Set in India at a time when the country was a British colony, Forster's novel is an obvious critique of the British Empire. (For more on the historical context of the novel, check out "Setting.") The assumption that one people have a right to dominate another – what people at the time called Britain's "civilizing mission" – is constantly and consistently undercut throughout the novel. The British Empire is portrayed as a fundamentally racist institution that excludes and subjugates others. But the novel is ambivalent about Indian aspirations for independence. It seems equally skeptical of the idea of India as an independent nation: how can a country with so much religious and social diversity be unified under one government? Is the idea of nationhood just as exclusive as the idea of empire? Is there anything beyond nation and empire, something that includes everyone, regardless of race, religion, or class?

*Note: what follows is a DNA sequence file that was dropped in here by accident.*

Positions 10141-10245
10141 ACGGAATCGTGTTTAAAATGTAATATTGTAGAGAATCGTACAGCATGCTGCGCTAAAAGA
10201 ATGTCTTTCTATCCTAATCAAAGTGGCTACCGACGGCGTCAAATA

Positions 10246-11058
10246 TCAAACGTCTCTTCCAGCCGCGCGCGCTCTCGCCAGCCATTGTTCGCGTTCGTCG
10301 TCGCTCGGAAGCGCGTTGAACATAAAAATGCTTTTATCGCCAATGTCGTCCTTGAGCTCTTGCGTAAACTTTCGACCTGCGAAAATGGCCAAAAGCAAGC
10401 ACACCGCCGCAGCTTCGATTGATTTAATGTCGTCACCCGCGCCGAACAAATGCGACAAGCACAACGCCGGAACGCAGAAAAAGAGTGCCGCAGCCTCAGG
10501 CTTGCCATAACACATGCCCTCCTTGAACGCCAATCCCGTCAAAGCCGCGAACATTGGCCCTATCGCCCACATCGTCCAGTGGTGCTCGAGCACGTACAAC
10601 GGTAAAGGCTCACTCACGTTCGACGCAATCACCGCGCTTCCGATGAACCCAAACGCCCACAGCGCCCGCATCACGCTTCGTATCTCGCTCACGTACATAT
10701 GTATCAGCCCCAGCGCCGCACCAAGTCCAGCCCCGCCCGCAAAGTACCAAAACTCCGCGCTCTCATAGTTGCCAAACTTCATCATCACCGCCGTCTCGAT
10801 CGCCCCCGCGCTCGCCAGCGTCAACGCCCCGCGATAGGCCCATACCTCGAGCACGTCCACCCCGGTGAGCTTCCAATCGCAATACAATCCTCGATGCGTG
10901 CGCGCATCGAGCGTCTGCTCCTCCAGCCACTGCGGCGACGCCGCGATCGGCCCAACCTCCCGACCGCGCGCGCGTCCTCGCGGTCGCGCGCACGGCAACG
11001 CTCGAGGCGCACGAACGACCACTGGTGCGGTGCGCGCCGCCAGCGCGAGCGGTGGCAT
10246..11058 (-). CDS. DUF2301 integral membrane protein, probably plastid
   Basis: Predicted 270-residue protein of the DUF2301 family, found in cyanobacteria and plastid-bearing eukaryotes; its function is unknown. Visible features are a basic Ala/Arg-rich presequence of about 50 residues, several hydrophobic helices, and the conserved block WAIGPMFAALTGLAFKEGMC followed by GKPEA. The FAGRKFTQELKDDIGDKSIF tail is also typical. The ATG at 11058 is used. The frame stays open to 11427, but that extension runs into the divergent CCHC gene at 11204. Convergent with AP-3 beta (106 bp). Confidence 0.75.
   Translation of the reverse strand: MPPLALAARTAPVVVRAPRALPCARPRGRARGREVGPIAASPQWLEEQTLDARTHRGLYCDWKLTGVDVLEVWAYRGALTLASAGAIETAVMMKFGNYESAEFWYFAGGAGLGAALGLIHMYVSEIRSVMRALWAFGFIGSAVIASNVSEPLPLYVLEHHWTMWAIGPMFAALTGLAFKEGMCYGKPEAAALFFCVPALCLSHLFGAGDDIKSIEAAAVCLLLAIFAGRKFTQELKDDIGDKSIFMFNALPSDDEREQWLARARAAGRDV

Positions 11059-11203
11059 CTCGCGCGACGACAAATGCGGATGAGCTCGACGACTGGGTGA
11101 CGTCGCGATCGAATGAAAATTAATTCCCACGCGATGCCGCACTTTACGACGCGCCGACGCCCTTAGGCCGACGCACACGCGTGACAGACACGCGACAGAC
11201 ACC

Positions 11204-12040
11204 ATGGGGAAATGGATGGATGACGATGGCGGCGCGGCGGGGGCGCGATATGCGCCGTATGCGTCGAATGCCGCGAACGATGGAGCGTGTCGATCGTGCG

Through its unsympathetic portrayal of characters such as Ronny Heaslop and Mr. Turton, Forster's A Passage to India questions the ideological bases for the British Empire.
Forster's A Passage to India depicts the fractures within both English and Indian society to show how difficult the passage to Indian independence was in the early 20th century.